An expanded peripheral T cell population to a cytotoxic T lymphocyte (CTL)-defined, melanocyte-specific antigen in metastatic melanoma patients impacts on generation of peptide-specific CTLs but does not overcome tumor escape from immune surveillance in metastatic lesions.

Anichini A, Molla A, Mortarini R, Tragni G, Bersani I, Di Nicola M, Gianni AM, Pilotti S, Dunbar R, Cerundolo V, Parmiani G - J. Exp. Med. (1999)

Immunohistochemical analysis of neoplastic lesions. Three examples of immunohistochemical analysis of neoplastic lesions from three patients are reported. Consecutive sections of paraffin-embedded tumor fragments were subjected to immunohistochemical staining with anti-CD3 (A, E, and I), anti-CD8 (B, F, and J) and anti–Melan-A/Mart-1 mAbs (C, G, and K) or conventionally stained with hematoxylin and eosin (D, H, and L). Patient 1 (Table , lesion 7), A–D: a subcutaneous lesion showed no evidence of tumor regression or necrosis but did show an intense intratumoral lymphocytic infiltrate (D) characterized by CD3+ (A) and CD8+ (B) cells in the presence of heterogeneous cytoplasmatic reactivity for Melan-A/Mart-1 in tumor cells (C). Patient 2 (lesion 9), E–H: a nodal metastasis with extended coagulative necrosis with strong cytoplasmic eosinophilia of cell shadows lacking nuclei and scattered granulocytes infiltrating the border of the necrotic area (H, right side). The left side of the lesion, containing vital tumor cells, showed a nonbrisk lymphocytic infiltrate (H) mostly characterized by CD3+ T cells (E) but with a few CD8+ lymphocytes (F). In this lesion, heterogeneous cytoplasmatic positivity for Melan-A/Mart-1 in neoplastic cells was confined to a small area (G). Patient 3 (lesion 16), I–L: a nodal metastasis without evidence of tumor regression and lacking intratumoral lymphocytes (L), either CD3+ (I) or CD8+ (J), showed intense cytoplasmatic reactivity for Melan-A/Mart-1 limited to a few neoplastic cells (K). Original magnification was 400 for all panels except for H, magnification 250).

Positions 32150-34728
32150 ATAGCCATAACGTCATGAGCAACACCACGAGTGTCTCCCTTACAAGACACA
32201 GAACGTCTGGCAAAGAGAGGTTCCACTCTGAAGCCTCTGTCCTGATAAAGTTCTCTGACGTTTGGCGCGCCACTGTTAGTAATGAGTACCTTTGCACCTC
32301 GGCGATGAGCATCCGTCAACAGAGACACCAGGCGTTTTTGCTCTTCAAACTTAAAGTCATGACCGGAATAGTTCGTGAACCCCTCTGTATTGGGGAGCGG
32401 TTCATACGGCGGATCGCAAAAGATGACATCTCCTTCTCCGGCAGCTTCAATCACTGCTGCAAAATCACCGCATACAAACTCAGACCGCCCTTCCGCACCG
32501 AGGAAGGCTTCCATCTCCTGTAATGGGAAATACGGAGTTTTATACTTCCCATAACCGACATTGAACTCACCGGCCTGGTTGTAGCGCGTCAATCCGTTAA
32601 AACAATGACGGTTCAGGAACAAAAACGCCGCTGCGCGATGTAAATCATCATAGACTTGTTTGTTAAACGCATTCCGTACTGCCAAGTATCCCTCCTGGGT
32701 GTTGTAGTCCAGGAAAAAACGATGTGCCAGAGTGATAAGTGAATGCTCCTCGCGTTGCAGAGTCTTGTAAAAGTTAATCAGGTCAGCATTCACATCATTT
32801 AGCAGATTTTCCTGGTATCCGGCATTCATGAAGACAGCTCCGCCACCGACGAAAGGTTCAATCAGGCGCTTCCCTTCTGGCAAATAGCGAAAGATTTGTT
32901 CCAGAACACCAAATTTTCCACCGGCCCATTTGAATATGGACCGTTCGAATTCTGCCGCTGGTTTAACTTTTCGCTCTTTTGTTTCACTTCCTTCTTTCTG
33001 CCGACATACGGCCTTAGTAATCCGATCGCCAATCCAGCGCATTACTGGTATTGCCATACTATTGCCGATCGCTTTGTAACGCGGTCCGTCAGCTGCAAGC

© Copyright Policy
Related In: Results  -  Collection

Show All Figures
getmorefigures.php?uid=PMC2195616&req=5

Figure 2: Immunohistochemical analysis of neoplastic lesions. Three examples of immunohistochemical analysis of neoplastic lesions from three patients are reported. Consecutive sections of paraffin-embedded tumor fragments were subjected to immunohistochemical staining with anti-CD3 (A, E, and I), anti-CD8 (B, F, and J) and anti–Melan-A/Mart-1 mAbs (C, G, and K) or conventionally stained with hematoxylin and eosin (D, H, and L). Patient 1 (Table , lesion 7), A–D: a subcutaneous lesion showed no evidence of tumor regression or necrosis but did show an intense intratumoral lymphocytic infiltrate (D) characterized by CD3+ (A) and CD8+ (B) cells in the presence of heterogeneous cytoplasmatic reactivity for Melan-A/Mart-1 in tumor cells (C). Patient 2 (lesion 9), E–H: a nodal metastasis with extended coagulative necrosis with strong cytoplasmic eosinophilia of cell shadows lacking nuclei and scattered granulocytes infiltrating the border of the necrotic area (H, right side). The left side of the lesion, containing vital tumor cells, showed a nonbrisk lymphocytic infiltrate (H) mostly characterized by CD3+ T cells (E) but with a few CD8+ lymphocytes (F). In this lesion, heterogeneous cytoplasmatic positivity for Melan-A/Mart-1 in neoplastic cells was confined to a small area (G). Patient 3 (lesion 16), I–L: a nodal metastasis without evidence of tumor regression and lacking intratumoral lymphocytes (L), either CD3+ (I) or CD8+ (J), showed intense cytoplasmatic reactivity for Melan-A/Mart-1 limited to a few neoplastic cells (K). Original magnification was 400 for all panels except for H, magnification 250).